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Muhheakantuck (The River that Flows Two Ways)

Yonkers (Hudson)

Muhheakantuck (The River that Flows Two Ways)

Barbara Segal
Artwork in aluminum by Barbara Segal showing large reliefs representing flowing water installed on the train overpass.
“Muhheakantuck (The River that Flows Two Ways)” (2005) by Barbara Segal at MNR Yonkers Station. Photo: Rob Wilson

About the Project

“Muhheakantuck” is the Lenape name for the Hudson River. Translated into English, it means “the river that flows two ways.” At Yonkers station, Segal’s artwork is composed of two gigantic metal artworks. The cast aluminum sculptures are located on the sides of the bridge the trains use and can be viewed both by commuters at the station and by those passing by on the streets below. Segal, a Yonkers resident, consulted both art-historical and scientific sources to evoke the river's past. During her research, Segal was taken by the fact that the river in this area can actually flow up- and downstream, depending on tidal conditions. Segal explained to the Westchester Times, "The work is an abstract representation of the river... The sun and moon will constantly change the lighting on the sculpture, and the shadows will change with the sunrise and sunset." According to Segal’s research, the sculpture is installed at a spot where the river's original shoreline was situated before landfill and development of the riverfront.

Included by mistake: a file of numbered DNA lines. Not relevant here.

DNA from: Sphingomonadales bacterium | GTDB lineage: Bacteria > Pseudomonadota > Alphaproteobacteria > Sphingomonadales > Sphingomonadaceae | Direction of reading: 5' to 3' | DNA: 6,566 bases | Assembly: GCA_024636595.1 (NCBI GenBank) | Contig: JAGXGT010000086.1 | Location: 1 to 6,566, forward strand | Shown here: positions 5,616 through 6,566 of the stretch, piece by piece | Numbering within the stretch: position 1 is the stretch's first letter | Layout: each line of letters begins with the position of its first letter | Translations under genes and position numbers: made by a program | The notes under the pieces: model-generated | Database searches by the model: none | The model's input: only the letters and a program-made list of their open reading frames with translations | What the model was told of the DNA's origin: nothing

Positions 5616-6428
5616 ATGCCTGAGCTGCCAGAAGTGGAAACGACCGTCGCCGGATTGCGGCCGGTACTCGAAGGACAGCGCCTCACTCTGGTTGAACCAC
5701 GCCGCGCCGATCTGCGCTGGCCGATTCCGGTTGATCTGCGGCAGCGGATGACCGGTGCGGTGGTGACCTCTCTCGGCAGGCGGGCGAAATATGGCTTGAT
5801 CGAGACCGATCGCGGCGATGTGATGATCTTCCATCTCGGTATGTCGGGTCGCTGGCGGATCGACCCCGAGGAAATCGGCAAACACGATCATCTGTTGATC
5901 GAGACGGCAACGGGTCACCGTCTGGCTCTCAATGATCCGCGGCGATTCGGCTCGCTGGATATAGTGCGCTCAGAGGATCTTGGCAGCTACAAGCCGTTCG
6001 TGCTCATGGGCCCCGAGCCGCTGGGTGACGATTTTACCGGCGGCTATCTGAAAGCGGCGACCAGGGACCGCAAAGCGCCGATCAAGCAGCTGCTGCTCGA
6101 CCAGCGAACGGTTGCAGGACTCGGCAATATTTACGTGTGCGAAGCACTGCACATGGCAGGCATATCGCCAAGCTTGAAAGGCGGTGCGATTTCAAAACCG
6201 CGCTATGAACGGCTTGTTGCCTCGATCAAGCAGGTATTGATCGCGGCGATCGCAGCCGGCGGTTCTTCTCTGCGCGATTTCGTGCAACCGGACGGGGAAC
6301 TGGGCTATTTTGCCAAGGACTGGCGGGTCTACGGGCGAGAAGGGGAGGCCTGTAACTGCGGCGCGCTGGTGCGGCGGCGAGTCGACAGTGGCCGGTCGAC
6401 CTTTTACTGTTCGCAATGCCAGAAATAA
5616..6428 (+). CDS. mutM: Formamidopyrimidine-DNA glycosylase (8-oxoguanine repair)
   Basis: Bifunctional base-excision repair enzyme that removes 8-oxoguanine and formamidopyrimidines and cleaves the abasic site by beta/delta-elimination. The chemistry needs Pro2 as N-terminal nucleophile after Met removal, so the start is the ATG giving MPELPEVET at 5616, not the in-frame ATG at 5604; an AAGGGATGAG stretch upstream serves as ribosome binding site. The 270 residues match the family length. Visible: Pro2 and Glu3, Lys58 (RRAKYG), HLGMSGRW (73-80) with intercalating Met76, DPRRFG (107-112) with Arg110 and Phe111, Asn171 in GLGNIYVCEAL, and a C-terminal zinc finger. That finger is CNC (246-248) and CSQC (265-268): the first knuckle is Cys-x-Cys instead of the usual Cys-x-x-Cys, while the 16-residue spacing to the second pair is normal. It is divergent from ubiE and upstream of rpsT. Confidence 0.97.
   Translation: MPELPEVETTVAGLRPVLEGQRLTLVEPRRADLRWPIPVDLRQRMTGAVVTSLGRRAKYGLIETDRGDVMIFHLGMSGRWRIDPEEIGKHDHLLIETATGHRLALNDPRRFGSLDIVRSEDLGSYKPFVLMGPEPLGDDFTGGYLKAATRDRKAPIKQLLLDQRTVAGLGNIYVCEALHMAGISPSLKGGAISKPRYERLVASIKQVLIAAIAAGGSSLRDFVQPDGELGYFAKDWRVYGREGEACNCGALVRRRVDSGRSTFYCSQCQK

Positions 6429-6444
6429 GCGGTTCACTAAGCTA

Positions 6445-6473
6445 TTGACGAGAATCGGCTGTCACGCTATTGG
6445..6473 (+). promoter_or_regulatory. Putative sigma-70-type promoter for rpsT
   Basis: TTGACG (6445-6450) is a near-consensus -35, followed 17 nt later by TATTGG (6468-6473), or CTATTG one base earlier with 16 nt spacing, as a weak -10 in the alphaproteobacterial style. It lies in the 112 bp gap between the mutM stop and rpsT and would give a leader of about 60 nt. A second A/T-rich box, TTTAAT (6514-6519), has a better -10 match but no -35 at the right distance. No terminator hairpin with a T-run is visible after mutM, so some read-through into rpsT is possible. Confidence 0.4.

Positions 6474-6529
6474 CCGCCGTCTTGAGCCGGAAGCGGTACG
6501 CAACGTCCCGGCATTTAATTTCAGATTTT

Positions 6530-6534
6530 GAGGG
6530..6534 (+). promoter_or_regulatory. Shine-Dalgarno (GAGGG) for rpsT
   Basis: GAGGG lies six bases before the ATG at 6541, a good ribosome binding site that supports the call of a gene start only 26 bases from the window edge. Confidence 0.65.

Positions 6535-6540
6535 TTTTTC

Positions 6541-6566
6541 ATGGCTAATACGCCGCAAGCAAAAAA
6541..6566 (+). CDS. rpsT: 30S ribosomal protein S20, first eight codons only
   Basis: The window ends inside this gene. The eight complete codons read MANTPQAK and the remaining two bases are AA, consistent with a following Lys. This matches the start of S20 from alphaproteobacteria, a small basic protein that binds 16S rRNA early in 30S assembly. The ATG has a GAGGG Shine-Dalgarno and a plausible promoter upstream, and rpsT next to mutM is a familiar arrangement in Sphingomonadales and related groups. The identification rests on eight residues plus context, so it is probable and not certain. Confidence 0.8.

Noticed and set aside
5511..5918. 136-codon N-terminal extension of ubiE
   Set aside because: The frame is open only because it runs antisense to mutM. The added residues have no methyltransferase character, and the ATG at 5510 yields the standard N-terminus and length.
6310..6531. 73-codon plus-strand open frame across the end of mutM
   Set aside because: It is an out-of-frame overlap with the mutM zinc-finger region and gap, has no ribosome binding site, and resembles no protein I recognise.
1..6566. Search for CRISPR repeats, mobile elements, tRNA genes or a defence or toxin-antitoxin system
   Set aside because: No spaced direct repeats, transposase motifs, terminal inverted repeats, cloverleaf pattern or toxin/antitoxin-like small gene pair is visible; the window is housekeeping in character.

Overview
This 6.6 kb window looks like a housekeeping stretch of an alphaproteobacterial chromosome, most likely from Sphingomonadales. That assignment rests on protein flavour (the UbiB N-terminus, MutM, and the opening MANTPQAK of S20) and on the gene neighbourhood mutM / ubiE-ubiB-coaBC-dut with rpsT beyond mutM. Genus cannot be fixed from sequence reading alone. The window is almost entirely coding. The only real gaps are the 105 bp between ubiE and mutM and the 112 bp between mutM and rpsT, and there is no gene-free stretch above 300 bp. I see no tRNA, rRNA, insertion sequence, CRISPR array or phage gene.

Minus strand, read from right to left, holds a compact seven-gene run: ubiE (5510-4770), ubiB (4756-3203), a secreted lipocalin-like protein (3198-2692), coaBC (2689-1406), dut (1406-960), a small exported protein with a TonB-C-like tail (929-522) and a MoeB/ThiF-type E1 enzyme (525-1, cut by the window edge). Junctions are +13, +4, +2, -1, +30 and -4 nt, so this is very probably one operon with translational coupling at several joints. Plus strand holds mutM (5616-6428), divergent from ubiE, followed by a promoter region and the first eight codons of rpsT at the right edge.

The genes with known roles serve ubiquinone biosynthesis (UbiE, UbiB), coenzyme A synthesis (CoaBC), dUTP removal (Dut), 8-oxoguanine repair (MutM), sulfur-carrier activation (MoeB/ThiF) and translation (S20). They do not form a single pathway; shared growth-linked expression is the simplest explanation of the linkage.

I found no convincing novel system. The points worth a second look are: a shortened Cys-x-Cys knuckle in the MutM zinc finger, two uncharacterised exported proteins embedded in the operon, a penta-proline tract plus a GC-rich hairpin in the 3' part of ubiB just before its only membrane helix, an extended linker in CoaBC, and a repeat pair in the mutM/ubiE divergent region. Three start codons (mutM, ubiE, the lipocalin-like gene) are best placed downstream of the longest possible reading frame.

About the Artist

Artist and educator Barbara Segal carefully honed her skills in stone carving by working with established artists and artisans in the United States and Europe. She first earned her degree in fine arts from Pratt Institute in New York and École Nationale Supérieure des Beaux-Arts in Paris. After graduating, Segal spent four years in working in established stone carving studios in Italy. Her time in Italy left a lasting influence on Segal’s own work. Elements of Italian Baroque style are visible in Segal depictions of rich and voluptuous materials in hard stone. In addition to her studio work, Segal also founded the Art on Main Street (AOMYS) nonprofit whose mission was to bring art to downtown Yonkers. Segal sculptures are exhibited nationally and abroad, and she shares her talents as a sculptor by teaching at the School of Visual Arts in New York City.